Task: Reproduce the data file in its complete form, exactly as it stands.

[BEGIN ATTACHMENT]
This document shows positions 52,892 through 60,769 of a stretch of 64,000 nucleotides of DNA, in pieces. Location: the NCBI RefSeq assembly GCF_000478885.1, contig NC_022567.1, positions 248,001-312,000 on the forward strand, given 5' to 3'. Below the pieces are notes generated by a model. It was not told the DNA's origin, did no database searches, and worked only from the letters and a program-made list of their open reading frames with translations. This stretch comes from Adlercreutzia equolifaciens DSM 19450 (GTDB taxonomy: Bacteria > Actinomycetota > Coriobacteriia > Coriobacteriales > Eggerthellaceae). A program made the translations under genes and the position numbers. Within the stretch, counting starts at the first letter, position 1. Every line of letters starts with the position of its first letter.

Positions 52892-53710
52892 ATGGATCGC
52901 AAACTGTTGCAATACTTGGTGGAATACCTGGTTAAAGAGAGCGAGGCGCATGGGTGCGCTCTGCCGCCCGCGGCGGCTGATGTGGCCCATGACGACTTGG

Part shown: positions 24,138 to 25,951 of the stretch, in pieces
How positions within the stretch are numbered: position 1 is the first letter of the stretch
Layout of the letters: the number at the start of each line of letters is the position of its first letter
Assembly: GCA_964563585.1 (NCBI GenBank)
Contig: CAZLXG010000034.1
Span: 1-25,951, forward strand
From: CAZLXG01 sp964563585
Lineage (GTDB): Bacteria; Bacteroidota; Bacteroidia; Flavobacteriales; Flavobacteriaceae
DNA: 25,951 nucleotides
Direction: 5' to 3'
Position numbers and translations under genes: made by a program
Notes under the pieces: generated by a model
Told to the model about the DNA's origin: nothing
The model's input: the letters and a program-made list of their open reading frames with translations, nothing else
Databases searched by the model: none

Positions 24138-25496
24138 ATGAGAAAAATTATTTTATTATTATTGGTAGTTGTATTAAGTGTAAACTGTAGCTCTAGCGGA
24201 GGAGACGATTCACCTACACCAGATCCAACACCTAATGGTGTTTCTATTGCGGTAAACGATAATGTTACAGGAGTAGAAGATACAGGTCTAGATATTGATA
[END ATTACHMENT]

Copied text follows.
This document shows positions 52,892 through 60,769 of a stretch of 64,000 nucleotides of DNA, in pieces. Location: the NCBI RefSeq assembly GCF_000478885.1, contig NC_022567.1, positions 248,001-312,000 on the forward strand, given 5' to 3'. Below the pieces are notes generated by a model. It was not told the DNA's origin, did no database searches, and worked only from the letters and a program-made list of their open reading frames with translations. This stretch comes from Adlercreutzia equolifaciens DSM 19450 (GTDB taxonomy: Bacteria > Actinomycetota > Coriobacteriia > Coriobacteriales > Eggerthellaceae). A program made the translations under genes and the position numbers. Within the stretch, counting starts at the first letter, position 1. Every line of letters starts with the position of its first letter.

Positions 52892-53710
52892 ATGGATCGC
52901 AAACTGTTGCAATACTTGGTGGAATACCTGGTTAAAGAGAGCGAGGCGCATGGGTGCGCTCTGCCGCCCGCGGCGGCTGATGTGGCCCATGACGACTTGG

Part shown: positions 24,138 to 25,951 of the stretch, in pieces
How positions within the stretch are numbered: position 1 is the first letter of the stretch
Layout of the letters: the number at the start of each line of letters is the position of its first letter
Assembly: GCA_964563585.1 (NCBI GenBank)
Contig: CAZLXG010000034.1
Span: 1-25,951, forward strand
From: CAZLXG01 sp964563585
Lineage (GTDB): Bacteria; Bacteroidota; Bacteroidia; Flavobacteriales; Flavobacteriaceae
DNA: 25,951 nucleotides
Direction: 5' to 3'
Position numbers and translations under genes: made by a program
Notes under the pieces: generated by a model
Told to the model about the DNA's origin: nothing
The model's input: the letters and a program-made list of their open reading frames with translations, nothing else
Databases searched by the model: none

Positions 24138-25496
24138 ATGAGAAAAATTATTTTATTATTATTGGTAGTTGTATTAAGTGTAAACTGTAGCTCTAGCGGA
24201 GGAGACGATTCACCTACACCAGATCCAACACCTAATGGTGTTTCTATTGCGGTAAACGATAATGTTACAGGAGTAGAAGATACAGGTCTAGATATTGATA